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By Jeremy Glaser and Drew Woodbury, CFA | 05-04-2013 12:00 PM

Berkshire Culture Takes Center Stage at Annual Meeting

Morningstar's Drew Woodbury and Gregg Warren give their take on how Berkshire's culture will change after Buffett departs and other key issues from the first half of the Berkshire Hathaway Annual Meeting.

Jeremy Glaser: For Morningstar, I'm Jeremy Glaser. We're half way through the 2013 Berkshire Hathaway Annual Meeting. I'm here with Gregg Warren and Drew Woodbury, our Berkshire analysts, to get their take on the first half of the meeting.

Gentlemen, thanks for joining me.

Drew Woodbury: Thanks for having us.

Gregg Warren: Thanks for having us.

Glaser: So let's start with the successor. That was a big topic. We had a couple of questions on it. Warren Buffett basically said that he thinks the culture will be able to sustain itself, but he did mention there might be some reorganization that would have to go on for the CEO to run it. What were your takes on those comments? What do you think about the successor?

Woodbury: Yeah, the successor was talked about a few times. Buffett still has not named a specific name but has assured investors that there is someone that the board and him have agreed upon. In our opinion, we'd like them to be a little bit more forthcoming on that score, maybe some kind of a transitional role in some regard.

Warren: I think one of the more interesting points that came out that I noted was, he said that the successor who they want taking over the role has a more intimate knowledge of the subsidiaries and has gotten more involved with what the subs are doing. So I think that's important to look at. I think he also noted that because of how Berkshire is structured now, it's completely decentralized. Mainly it's the major subs, the heads of the major subs, that are reporting up to him. It's about a dozen people.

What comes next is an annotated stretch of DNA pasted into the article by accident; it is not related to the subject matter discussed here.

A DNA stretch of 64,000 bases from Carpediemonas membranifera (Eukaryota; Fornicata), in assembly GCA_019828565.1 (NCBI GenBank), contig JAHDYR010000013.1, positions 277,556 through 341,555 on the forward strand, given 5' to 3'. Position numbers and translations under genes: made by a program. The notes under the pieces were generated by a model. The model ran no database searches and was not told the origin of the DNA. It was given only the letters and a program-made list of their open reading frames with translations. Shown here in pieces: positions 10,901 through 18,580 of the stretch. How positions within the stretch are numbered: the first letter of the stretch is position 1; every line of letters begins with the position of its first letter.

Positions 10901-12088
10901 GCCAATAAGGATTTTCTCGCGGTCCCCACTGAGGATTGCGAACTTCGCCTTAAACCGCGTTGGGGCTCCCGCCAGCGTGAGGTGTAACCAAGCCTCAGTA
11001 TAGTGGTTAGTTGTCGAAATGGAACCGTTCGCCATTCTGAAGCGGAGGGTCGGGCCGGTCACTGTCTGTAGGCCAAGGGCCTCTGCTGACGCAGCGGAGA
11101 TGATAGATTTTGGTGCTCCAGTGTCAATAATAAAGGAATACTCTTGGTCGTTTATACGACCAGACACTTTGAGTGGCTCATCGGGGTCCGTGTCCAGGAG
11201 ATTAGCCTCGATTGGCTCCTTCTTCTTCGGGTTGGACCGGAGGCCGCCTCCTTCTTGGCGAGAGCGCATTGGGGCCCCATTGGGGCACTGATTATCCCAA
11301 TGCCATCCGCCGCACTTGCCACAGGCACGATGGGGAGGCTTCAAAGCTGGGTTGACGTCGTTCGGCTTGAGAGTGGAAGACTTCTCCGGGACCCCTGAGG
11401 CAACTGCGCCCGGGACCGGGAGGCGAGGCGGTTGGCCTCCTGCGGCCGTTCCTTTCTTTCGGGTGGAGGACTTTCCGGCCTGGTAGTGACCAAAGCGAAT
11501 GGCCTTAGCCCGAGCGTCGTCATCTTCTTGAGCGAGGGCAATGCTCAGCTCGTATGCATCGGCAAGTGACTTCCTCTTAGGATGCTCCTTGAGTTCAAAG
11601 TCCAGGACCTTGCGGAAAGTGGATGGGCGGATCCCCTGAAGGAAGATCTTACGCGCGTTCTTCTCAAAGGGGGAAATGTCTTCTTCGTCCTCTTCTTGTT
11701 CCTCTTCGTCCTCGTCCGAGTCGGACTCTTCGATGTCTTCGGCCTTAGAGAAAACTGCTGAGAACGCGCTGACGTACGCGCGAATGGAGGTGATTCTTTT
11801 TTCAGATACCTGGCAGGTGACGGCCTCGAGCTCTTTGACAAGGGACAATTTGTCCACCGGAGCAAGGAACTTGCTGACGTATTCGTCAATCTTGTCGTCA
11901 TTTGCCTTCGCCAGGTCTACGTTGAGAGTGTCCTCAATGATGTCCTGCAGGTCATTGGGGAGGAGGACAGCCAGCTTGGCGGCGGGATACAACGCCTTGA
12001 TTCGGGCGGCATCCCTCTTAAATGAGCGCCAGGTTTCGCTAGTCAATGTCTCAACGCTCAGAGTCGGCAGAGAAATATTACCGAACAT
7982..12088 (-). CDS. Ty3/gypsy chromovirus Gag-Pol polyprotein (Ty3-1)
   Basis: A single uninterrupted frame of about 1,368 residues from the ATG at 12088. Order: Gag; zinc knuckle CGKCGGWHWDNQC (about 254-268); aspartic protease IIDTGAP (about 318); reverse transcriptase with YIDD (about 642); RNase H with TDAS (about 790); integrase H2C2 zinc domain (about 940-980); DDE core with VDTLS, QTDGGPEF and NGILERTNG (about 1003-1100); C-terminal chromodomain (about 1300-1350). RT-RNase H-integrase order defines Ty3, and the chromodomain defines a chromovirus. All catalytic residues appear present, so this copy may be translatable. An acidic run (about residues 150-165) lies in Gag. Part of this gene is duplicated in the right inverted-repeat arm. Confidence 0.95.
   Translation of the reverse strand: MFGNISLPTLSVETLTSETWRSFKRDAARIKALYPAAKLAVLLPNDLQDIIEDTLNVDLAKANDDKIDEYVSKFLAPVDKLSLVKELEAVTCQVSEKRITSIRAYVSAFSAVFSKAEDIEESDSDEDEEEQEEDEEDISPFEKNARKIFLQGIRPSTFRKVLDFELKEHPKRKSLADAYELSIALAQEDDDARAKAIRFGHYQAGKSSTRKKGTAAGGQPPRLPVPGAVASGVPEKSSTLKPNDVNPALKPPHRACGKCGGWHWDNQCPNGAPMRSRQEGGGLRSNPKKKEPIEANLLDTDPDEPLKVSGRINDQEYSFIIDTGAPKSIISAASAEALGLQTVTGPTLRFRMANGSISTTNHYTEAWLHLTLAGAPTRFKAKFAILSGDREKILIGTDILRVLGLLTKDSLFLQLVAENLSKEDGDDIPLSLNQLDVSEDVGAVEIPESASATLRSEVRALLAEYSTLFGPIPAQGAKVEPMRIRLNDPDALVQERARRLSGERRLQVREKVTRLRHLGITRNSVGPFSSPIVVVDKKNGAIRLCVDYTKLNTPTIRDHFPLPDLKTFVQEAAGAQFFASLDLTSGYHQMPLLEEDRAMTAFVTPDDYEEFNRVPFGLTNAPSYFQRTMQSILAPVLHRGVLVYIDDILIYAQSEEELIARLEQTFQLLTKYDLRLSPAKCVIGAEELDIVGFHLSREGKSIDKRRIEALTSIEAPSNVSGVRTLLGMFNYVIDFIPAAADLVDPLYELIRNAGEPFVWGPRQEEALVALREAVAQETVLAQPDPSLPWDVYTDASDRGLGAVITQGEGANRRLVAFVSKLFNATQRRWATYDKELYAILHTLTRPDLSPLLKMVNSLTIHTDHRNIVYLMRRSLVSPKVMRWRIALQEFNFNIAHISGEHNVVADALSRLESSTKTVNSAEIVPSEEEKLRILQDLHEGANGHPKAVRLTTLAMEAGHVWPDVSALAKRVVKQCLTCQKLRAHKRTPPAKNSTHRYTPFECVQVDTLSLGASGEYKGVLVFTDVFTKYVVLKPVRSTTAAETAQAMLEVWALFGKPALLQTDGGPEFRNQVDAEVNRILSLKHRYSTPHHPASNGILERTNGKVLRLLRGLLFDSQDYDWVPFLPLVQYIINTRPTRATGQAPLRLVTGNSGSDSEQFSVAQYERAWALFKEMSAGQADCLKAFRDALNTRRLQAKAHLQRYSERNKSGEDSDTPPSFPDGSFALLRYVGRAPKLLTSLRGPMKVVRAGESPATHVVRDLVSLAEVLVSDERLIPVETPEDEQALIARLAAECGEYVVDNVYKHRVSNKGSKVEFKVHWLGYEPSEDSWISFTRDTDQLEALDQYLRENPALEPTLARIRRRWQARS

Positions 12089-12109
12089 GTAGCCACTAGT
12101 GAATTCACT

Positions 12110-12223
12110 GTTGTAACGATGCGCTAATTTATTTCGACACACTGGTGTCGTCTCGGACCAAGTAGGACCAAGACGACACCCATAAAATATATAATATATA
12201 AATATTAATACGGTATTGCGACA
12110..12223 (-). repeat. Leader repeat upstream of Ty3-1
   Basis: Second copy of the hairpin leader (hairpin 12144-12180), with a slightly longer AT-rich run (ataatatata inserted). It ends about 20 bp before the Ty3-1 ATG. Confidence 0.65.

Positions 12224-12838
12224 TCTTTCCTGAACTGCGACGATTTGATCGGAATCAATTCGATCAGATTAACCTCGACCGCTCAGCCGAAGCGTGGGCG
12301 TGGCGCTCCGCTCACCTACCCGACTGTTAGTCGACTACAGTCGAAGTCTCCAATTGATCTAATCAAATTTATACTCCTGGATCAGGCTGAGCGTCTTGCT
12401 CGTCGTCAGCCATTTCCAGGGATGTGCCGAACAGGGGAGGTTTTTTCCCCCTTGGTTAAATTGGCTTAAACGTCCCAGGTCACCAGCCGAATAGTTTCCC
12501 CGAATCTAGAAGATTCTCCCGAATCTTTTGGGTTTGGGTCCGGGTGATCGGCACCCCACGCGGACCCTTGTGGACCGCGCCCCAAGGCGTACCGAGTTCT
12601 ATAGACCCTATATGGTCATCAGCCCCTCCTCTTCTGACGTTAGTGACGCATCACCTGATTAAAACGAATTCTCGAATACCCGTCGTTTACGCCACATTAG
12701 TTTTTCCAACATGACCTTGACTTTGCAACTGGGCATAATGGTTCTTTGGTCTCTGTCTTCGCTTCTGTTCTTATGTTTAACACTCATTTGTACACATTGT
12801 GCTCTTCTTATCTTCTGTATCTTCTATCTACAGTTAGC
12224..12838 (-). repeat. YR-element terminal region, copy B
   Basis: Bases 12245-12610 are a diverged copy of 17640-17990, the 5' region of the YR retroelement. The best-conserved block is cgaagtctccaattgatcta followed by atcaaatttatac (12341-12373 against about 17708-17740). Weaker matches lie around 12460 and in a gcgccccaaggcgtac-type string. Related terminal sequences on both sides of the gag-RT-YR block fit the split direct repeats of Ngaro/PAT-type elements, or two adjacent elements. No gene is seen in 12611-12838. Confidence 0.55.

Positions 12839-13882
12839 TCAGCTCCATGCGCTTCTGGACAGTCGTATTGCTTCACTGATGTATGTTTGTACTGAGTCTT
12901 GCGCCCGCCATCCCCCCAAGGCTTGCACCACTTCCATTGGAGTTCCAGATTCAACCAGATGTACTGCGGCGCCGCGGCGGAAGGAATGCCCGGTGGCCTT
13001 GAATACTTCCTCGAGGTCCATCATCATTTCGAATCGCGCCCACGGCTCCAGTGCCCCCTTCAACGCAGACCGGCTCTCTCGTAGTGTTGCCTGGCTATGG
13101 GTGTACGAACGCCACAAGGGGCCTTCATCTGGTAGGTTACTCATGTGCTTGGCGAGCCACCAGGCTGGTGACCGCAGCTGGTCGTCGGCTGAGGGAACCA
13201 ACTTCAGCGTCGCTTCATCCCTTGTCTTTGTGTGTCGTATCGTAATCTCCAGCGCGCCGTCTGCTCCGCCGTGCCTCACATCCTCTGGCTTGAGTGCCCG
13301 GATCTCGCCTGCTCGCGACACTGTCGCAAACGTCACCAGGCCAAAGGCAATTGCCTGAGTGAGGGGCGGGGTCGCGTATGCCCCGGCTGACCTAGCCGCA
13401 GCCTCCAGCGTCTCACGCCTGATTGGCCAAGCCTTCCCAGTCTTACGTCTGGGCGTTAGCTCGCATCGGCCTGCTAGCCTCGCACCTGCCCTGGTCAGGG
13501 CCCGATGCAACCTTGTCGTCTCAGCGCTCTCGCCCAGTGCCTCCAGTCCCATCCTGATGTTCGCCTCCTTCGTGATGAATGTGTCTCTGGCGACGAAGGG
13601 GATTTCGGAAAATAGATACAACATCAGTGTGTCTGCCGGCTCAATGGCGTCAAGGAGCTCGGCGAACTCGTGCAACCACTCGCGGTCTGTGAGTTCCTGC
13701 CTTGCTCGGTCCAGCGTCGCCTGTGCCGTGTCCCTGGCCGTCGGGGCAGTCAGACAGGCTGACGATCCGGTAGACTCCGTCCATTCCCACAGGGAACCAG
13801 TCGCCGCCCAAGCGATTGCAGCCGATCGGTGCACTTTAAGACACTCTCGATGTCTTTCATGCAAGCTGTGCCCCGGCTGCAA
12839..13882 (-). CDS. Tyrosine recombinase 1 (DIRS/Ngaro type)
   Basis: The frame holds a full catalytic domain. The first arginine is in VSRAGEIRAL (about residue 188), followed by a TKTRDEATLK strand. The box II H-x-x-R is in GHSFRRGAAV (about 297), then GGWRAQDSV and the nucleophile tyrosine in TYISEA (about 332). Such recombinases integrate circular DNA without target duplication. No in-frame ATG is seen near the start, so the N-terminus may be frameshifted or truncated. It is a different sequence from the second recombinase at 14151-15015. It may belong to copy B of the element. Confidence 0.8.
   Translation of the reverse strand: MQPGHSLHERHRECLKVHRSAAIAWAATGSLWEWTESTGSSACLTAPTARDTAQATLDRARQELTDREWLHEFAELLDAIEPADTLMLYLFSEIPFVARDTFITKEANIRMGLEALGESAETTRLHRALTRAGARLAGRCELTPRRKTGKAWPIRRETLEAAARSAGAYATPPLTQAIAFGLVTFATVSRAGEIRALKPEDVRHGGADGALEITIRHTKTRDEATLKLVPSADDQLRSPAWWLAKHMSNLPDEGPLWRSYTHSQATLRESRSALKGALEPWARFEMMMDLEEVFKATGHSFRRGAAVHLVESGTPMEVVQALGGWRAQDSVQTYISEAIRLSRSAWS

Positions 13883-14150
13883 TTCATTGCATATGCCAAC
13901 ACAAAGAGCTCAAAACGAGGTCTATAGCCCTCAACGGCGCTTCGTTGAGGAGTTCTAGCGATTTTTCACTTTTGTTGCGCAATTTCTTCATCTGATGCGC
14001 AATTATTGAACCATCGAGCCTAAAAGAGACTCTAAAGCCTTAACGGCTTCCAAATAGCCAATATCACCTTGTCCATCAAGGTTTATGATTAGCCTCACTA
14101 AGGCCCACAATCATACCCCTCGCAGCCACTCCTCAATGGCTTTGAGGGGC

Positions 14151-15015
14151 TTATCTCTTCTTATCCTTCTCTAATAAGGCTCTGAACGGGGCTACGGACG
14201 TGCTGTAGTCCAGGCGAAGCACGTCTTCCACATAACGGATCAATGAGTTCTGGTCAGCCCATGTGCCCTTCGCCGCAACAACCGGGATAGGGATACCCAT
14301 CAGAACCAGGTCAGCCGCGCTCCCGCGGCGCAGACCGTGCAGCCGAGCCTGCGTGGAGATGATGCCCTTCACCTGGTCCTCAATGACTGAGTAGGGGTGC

He anticipates that potentially changing when the successor takes over. They may want to reorganize just to get a better feel for a lot of the smaller operations that they may not be as familiar with. So, overall, Berkshire is not going to change its decentralized structure. Managers down at the subsidiary level are still going to run things when the new CEO takes over. It’s just they may do things a little bit differently.

Glaser: He mentioned culture maybe a dozen times through a couple of different answers. Will they be able to sustain that culture? Do we have any signs of what they're doing to keep the culture intact?

Warren: I think it's a lot easier to keep the culture intact because, again, as a conglomerate, it's almost a true conglomerate, because it is completely decentralized all the way down. Really, Warren's job and role as CEO is to allocate the capital that comes up from the subsidiaries and talk to them about business strategies that they want to. But ideally he wants them to run their own operations. So, I can't really see the culture changing dramatically, unless the CEO that comes in decides that they want a more centralized focus, and that I think could really upend the apple cart for them.

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